Cyber criminals go to where the data is. More and more data is moving to the cloud, so more attacks are moving to the cloud. That’s not to say that mobile devices aren’t a great way to attack the cloud…they are. However, since more critical data is moving to the cloud, we will see a lot of developments in terms of cloud security.
As businesses become better at identifying the strengths and weaknesses of public clouds, private clouds (or just plain virtualization) will continue to be the cost-effective choice for large enterprise stable workloads, with new, variable usage, public facing apps in the public cloud.
Efficiency drives cloud security
As cloud cost management and metric tools become more capable, the efficiency of cloud security solutions will become a major factor for enterprises. No one wants a cloud solution that is secure but so expensive and inefficient that you can’t afford to run it. Cloud security offerings that wantonly waste server and network resources will be less competitive.
Multitenancy for security
Multitenant cloud security becomes a reality in 2013. We will commonly see hosted cloud security consoles running at most major cloud providers, which allow each cloud user to configure their own security settings for all their agent-based and agentless security settings, including across public and private clouds.
The era of the disposable cloud is upon us. Enterprises will start to embrace the redundant array of inexpensive clouds model, the same way that the Pirate Bay did. Surprisingly, it will make service-level agreements tied to uptime less important as a differentiator for cloud providers. It will also make policy driven security even more important.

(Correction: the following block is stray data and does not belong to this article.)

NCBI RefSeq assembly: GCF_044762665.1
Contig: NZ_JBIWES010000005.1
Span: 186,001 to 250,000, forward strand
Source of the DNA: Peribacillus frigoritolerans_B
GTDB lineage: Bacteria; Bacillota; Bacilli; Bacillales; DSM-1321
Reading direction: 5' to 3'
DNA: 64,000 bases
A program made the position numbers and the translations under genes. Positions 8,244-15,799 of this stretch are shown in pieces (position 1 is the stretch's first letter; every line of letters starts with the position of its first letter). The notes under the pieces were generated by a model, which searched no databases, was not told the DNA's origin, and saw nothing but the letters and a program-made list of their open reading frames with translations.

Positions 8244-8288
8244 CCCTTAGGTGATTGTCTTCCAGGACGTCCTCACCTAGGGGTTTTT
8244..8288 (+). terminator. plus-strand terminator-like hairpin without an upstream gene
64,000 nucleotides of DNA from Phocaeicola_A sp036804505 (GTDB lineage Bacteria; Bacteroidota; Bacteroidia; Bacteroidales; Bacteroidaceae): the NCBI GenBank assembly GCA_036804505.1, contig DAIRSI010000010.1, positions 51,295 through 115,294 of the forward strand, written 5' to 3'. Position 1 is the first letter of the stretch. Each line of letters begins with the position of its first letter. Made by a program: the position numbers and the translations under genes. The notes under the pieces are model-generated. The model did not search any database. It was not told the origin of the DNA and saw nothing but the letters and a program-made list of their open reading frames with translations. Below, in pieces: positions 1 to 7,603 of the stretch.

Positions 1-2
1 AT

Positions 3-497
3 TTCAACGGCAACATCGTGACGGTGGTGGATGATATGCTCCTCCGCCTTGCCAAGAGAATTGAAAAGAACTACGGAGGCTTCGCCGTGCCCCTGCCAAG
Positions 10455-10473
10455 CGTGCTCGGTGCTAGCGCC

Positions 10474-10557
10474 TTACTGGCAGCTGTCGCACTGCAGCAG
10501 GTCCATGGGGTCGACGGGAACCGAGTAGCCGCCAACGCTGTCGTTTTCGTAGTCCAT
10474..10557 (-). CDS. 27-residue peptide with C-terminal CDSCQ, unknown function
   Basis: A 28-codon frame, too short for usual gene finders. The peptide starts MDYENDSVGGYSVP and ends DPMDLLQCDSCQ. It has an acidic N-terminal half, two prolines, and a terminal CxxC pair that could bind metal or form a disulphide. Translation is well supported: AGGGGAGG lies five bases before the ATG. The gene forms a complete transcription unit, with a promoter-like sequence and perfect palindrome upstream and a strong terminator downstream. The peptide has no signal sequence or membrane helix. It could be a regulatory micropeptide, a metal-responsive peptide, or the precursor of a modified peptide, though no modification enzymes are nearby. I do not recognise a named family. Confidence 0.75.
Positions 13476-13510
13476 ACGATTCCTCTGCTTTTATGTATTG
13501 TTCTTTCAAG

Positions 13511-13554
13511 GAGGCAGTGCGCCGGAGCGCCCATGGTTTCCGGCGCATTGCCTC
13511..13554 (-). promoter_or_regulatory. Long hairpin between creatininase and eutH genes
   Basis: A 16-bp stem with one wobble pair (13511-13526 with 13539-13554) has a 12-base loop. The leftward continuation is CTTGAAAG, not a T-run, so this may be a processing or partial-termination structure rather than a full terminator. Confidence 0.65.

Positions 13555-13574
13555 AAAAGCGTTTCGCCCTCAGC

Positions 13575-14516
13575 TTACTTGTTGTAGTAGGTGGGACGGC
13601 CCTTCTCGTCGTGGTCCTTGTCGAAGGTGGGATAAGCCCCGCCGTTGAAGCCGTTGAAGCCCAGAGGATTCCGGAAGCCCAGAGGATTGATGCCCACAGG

Uber fast clouds
We will see more very high density, high performance cloud offerings for specialized uses. Some data center products (SSD, etc) that will be coming on the market may be more efficient by a factor of 10 X in 2013 and they were in 2012…and they will make high performance cloud offerings very affordable. They will also enable new levels of security analysis, but most companies won’t take advantage of those in 2013.
Track Your OpenStack
OpenStack will continue to make progress, especially with public cloud providers seeking to challenge Amazon Web Services, and with a few forward-looking enterprises who realize OpenStack is a pathway to hybrid cloud. Expect OpenStack-specific security offerings that work across OpenStack, private clouds and other public clouds.
Your Mom’s Cloud Definition
Most of the world will believe “in the cloud” simply means “not on the device sitting in front of me.” The implications for cloud security providers are huge, because mobile and endpoint security will be hopelessly intermingled with cloud security, at least when it comes to consumers.
SMB Cloud Banking Fears
SMBs will significantly reduce their use of cloud-based banking and transactional services because in 2013, there will be a series of substantial cyber criminal attacks on small businesses, which will drain bank accounts and put the victims out of business. We will hear calls for laws to reimburse small-business bank accounts for losses caused by cloud-based cybercriminals (the same way we reimburse consumer accounts today in the US), but the laws won’t be passed in 2013.
What are your thoughts on the cloud in 2013… and beyond? Let us know in the comments below!
Check out our CTO Raimund Genes’ predictions for 2013 for the entire security industry in Security Threats to Business, the Digital Lifestyle, and the Cloud.